Patrizia Ranzo is an Italian architect and designer. She was born and active in Naples.
She studied architecture in Naples to 1981.
Her work in design began in 1975; from 1983, she collaborated on projects with the architecture department at the University of Naples. She has also been involved in research into planning, and has written many papers on the subject.
Most of her design and architecture work was done with architect Sergio Cappelli. With Cappelli, she designed the widely published Agave table. She was a contributing writer to Architettura e tecnologia appropriata (1985); co-author with V. Gangemi of Il governo del progetto (1986), and The Mediterranean sensitivity as a cultural perspective (1986).
Since 1981 Patrizia Ranzo has participated in many exhibitions both in Italy and abroad, and has received many awards.
1986 Naturalist Home Exhibition
The exhibition is a house of a collector of shapes and images bearing a strong Mediterranean characterisation. The ensemble of collection pieces (a table, a chaise-lounge, some shelves and some trophy-like mirrors) suggests the image of a home interior where the natural world and fragments of Mediterranean culture change into the matter and subject of design.
- She participated in the ‘The city as a theatre’ with A. Branzi, A. Rossi, L. Thermes, F. Purini, B. Gravagnuolo, and Sergio Cappelli at the 1981 Napoli Centro Zen,
- the 1982 Paris Biennale, ‘Unforeseen consequences: art, fashion, design.’
- at the 1985 Prato and Florence exhibitions, ‘South wave’ at the 1985 Bari exhibition,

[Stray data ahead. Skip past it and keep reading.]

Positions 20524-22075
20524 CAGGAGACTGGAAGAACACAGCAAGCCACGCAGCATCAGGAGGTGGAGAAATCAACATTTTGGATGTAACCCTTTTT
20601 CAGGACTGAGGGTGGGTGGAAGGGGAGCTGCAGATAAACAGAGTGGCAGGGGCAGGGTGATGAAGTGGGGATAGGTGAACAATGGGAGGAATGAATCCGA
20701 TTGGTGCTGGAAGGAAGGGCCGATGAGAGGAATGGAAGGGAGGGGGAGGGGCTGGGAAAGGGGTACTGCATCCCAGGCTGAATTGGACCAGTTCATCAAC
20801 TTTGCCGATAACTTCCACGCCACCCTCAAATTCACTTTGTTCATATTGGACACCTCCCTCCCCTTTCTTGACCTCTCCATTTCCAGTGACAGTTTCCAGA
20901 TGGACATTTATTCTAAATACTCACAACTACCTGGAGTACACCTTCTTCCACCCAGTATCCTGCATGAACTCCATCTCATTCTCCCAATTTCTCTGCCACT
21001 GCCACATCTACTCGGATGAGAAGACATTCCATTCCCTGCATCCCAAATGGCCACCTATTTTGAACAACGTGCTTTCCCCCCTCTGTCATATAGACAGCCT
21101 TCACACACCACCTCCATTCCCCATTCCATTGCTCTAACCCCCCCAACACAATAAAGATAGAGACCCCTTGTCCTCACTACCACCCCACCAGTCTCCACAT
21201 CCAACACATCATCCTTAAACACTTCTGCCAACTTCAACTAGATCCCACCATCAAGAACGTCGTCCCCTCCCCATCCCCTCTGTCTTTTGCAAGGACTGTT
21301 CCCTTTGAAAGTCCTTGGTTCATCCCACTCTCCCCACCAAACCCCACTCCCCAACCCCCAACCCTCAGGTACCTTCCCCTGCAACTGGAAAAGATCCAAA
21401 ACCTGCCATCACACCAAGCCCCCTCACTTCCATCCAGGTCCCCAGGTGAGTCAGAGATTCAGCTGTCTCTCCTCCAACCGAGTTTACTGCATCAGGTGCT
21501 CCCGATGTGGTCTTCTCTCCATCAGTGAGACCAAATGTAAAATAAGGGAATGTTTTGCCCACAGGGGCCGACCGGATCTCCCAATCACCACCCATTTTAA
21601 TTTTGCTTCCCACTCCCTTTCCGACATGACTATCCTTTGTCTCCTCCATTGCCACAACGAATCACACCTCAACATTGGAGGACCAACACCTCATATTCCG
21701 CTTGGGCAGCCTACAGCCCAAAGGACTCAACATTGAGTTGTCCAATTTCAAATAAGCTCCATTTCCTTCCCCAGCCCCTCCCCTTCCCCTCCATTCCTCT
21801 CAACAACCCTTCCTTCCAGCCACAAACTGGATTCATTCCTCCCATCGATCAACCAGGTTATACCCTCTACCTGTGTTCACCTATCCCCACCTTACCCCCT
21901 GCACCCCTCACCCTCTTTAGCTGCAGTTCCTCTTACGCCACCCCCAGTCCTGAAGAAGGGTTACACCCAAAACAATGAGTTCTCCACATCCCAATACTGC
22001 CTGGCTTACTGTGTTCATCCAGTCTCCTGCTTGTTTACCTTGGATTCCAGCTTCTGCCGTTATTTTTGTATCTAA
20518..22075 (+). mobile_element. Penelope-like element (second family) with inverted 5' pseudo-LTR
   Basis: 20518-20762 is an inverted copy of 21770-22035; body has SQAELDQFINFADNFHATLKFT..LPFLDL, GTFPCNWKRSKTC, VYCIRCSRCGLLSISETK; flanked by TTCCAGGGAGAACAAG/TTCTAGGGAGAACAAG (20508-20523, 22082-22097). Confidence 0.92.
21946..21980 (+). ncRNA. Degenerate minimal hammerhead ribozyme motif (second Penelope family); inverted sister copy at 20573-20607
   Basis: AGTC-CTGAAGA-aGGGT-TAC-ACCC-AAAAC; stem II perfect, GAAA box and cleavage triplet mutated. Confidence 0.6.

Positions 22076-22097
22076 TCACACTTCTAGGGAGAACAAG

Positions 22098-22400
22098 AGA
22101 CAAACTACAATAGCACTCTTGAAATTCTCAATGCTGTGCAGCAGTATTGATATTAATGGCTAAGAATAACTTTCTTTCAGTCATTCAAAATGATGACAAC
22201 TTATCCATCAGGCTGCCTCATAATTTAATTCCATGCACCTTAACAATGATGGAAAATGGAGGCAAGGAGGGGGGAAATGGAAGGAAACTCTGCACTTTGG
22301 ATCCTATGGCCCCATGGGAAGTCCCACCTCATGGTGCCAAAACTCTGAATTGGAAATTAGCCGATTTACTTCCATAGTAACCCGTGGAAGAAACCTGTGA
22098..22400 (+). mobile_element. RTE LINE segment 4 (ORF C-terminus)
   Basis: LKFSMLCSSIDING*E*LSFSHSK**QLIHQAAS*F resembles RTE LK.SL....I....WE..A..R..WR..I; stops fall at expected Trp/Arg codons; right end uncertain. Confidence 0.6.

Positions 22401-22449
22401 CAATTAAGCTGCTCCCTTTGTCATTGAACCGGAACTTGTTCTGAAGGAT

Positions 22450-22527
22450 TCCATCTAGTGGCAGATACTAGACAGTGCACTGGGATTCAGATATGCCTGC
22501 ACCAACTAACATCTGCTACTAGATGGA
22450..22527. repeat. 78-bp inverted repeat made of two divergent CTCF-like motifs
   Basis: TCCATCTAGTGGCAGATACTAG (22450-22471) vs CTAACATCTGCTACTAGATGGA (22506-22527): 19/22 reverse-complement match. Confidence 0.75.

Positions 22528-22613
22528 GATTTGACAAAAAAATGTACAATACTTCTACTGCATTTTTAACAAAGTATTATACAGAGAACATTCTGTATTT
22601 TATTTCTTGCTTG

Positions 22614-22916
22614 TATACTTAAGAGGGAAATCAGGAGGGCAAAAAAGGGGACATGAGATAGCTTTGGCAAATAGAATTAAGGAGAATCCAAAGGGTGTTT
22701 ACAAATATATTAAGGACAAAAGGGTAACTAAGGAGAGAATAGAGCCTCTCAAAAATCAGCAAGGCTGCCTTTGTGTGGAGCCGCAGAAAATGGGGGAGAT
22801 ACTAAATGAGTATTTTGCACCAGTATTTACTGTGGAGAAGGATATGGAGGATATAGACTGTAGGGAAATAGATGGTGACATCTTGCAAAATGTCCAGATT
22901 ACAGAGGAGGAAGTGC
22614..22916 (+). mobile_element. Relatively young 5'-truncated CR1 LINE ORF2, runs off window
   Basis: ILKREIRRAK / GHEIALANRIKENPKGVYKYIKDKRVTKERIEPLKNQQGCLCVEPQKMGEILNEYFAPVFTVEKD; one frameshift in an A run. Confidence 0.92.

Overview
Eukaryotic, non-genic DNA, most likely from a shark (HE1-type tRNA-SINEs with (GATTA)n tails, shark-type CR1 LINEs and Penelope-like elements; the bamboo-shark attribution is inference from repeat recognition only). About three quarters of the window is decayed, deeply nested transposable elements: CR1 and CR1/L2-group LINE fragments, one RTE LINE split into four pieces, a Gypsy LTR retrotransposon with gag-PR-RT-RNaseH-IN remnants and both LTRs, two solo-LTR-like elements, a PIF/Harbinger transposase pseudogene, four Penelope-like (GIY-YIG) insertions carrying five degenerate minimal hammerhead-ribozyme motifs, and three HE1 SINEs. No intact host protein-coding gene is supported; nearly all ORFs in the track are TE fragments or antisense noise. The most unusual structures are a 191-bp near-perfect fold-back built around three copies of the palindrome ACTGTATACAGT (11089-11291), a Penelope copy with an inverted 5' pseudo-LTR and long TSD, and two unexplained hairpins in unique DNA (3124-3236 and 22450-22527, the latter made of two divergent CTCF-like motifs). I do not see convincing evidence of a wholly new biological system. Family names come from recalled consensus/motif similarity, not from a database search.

- ‘The wonder wardrobe’ at the 1985 Salone del Mobile Italiano,
- 1986 ‘New trends in design: the neo-naturalism,’ and
- 1986 Seibu exhibition in Tokyo and Osaka (winning first prize for Italian design).
- The Agave table won the 1987 Compasso d’Oro.
- She won the 1981 (interiors) and 1983 (design and architecture) awards of Women in Design International competition in California.
Bellati, N. (1990). New Italian design. Rizzoli.
McQuiston, L. (1988). Women in design: a contemporary view. Trefoil.
More Female Designers
You may also be interested in
Andrée Putman was a French interior designer, furniture designer, and entrepreneur. She was born in Paris. Putman was probably best known internationally for her black and white palette, illustrated by the 1985 interior of Morgans Hotel in New York. It was commissioned by the entrepreneurs Ian Schrager and Steve Rubell.
Carlo Guiliano (1831 – 1895) was an Italian jeweller and goldsmith who was born in Naples and worked in London. In 1860, Guiliano settled in London and worked for Harry Emanuel. He collaborated with Castellani Italian Jewellers on at least one piece of jewellery. In the archaeological or Etruscan style, he was a talented jeweller.
By Carlton Books Design in Italy has always represented the Italian people’s national identity: seductive, trendy, and creative, with a dash of audacity. No other country takes design so seriously nor treats its leading practitioners with such reverence. In Italy, design is never just a commodity but a cultural language.